Coast Guard assists divers over weekend off Florida Keys

Guard Station Key West 45-foot Response Boat-Medium file photo by Petty Officer 3rd Class Nick Ameen.

Guard Station Key West 45-foot Response Boat-Medium file photo by Petty Officer 3rd Class Nick Ameen.

MIAMI — Coast Guard assisted two divers Sunday after they became unresponsive in the water off the Florida Keys and needed emergency medical services to go to the hospital.

Sector Key West watchstanders were alerted by the dive boat operator of the Sea Star at approximately 10:30 a.m. that a 21 year-old diver came to the surface unconscious and not breathing, but became conscious and responsive when brought into the boat. The watchstanders coordinated to have EMS waiting for the Sea Star at John Pennekamp Coral Reef State Park, Key Largo and the woman was transported to Mariners Hospital. She is reported to be responsive and remaining in the hospital under observation.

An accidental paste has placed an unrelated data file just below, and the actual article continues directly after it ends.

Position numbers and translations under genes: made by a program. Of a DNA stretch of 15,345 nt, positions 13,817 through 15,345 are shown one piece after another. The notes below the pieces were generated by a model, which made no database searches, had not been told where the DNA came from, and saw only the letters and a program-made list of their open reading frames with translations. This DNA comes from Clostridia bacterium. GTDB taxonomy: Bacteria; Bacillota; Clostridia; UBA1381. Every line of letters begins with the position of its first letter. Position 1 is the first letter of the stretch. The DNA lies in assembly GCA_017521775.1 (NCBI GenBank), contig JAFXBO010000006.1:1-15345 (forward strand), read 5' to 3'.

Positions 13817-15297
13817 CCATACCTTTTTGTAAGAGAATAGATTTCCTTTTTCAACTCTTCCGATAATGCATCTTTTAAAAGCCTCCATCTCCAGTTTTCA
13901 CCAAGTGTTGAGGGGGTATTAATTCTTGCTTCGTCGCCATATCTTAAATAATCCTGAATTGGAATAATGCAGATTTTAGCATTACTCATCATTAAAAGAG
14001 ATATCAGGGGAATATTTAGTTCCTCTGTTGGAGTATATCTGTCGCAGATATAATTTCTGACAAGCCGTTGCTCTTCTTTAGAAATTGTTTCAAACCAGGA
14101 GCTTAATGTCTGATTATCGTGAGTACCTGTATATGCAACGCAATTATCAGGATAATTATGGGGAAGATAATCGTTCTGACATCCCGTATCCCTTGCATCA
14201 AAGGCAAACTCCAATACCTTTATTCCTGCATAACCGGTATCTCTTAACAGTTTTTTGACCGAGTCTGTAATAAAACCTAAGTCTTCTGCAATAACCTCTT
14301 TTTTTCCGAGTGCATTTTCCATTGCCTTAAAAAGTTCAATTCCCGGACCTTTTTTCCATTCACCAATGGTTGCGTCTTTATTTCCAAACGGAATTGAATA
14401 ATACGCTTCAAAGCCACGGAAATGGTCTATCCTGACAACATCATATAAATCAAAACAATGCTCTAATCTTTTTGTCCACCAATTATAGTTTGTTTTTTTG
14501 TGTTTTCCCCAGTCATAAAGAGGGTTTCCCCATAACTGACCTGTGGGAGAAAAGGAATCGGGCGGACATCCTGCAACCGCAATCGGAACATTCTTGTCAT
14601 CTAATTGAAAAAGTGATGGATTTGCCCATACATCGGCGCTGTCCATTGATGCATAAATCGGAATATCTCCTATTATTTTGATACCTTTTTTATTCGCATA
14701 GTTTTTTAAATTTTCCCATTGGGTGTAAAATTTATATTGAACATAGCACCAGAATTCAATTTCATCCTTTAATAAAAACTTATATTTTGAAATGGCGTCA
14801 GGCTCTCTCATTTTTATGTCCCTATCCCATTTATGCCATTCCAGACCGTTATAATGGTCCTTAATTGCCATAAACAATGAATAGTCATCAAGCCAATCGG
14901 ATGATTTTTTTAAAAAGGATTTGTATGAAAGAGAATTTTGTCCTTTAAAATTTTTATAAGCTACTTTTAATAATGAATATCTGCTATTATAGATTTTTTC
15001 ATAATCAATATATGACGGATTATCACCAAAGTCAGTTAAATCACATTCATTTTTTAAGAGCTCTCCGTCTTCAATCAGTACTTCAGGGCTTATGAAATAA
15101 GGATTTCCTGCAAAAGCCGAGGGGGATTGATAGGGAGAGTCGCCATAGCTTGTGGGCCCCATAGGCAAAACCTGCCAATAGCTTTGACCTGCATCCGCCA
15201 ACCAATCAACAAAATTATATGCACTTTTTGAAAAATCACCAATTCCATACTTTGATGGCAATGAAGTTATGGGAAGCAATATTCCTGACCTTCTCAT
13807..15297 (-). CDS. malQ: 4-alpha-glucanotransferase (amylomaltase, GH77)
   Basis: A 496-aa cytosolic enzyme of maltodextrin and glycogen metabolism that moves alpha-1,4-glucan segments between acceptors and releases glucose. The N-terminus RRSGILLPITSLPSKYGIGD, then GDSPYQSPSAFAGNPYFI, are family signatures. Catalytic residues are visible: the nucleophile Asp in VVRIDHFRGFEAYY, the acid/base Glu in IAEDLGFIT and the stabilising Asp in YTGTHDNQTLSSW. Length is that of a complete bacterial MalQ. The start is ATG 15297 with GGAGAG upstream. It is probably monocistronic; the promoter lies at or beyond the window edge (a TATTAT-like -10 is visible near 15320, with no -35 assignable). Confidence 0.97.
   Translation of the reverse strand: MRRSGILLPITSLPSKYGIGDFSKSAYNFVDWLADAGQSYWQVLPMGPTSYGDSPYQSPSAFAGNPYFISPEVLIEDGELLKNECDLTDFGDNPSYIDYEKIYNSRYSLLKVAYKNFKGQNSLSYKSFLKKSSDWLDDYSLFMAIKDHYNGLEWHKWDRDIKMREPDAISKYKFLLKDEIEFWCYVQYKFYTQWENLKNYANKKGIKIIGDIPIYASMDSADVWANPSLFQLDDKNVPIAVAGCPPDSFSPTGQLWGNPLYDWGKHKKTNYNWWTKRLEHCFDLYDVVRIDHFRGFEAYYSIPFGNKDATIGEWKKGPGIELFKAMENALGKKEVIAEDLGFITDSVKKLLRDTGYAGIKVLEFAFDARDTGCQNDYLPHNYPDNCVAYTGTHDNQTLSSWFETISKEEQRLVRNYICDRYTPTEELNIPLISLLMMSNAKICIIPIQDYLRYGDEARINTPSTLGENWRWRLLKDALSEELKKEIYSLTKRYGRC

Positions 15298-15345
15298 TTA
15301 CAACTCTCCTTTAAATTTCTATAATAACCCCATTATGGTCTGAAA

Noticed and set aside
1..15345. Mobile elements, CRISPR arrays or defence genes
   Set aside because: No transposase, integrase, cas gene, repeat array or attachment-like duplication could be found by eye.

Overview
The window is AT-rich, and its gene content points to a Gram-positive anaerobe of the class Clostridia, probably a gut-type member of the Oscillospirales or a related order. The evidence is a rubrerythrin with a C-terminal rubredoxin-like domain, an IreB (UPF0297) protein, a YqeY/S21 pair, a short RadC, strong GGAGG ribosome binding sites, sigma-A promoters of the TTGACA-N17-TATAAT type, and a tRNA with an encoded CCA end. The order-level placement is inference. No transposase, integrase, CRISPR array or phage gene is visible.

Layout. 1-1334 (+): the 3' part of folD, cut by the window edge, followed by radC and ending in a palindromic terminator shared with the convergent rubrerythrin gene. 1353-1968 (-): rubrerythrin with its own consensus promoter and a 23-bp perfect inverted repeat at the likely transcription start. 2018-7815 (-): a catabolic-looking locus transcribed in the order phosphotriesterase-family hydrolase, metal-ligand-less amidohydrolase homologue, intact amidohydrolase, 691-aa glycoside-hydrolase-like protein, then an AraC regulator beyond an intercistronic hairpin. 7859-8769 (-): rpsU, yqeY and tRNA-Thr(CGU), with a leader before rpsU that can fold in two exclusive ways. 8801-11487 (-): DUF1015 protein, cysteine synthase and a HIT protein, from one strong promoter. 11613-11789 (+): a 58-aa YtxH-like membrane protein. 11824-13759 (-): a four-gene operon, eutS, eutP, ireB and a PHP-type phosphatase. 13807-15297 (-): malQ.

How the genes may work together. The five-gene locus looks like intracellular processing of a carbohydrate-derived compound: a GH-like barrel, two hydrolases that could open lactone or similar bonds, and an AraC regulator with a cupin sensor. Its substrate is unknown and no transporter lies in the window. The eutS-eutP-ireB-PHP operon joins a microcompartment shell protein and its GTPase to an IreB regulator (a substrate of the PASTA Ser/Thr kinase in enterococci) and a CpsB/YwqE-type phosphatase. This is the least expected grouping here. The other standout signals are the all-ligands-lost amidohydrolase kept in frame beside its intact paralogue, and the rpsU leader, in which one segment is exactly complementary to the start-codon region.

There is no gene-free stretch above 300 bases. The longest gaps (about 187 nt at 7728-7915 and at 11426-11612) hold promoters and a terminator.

Sector Key West watchstanders received a separate alert from the operator of the Pacific Fury, reporting a 61 year-old snorkeler became unresponsive and the crew was doing CPR approximately eight miles east of Tavernier Key. A Station Key West rescue crew arrived on scene and transferred the individual and a family member to awaiting EMS at the Coast Guard pier. She was transported to Lower Keys Hospital and later pronounced deceased.

“Diving is a popular sport in the keys, but it can come at a price,” said Petty Officer 3rd Class Steven Evans, watchstander, Sector Key West. “It is important to check your dive equipment, follow all dive precautions, and if going out on a charter, communicate any medical concerns with the operator.”

The Coast Guard recommends that divers:

  • Get certified.
  • Check in with your doctor before diving.
  • Check the weather.
  • Check your gear.
  • Review and practice emergency procedures for situations such as free flow, mask flooding, and uncontrolled inflation of buoyancy compensator.
  • Don’t dive beyond your certification level.
  • Pay close attention to air usage and decompression time remaining.
  • Don’t enter wrecks without proper training and equipment.
  • Don’t dive alone.

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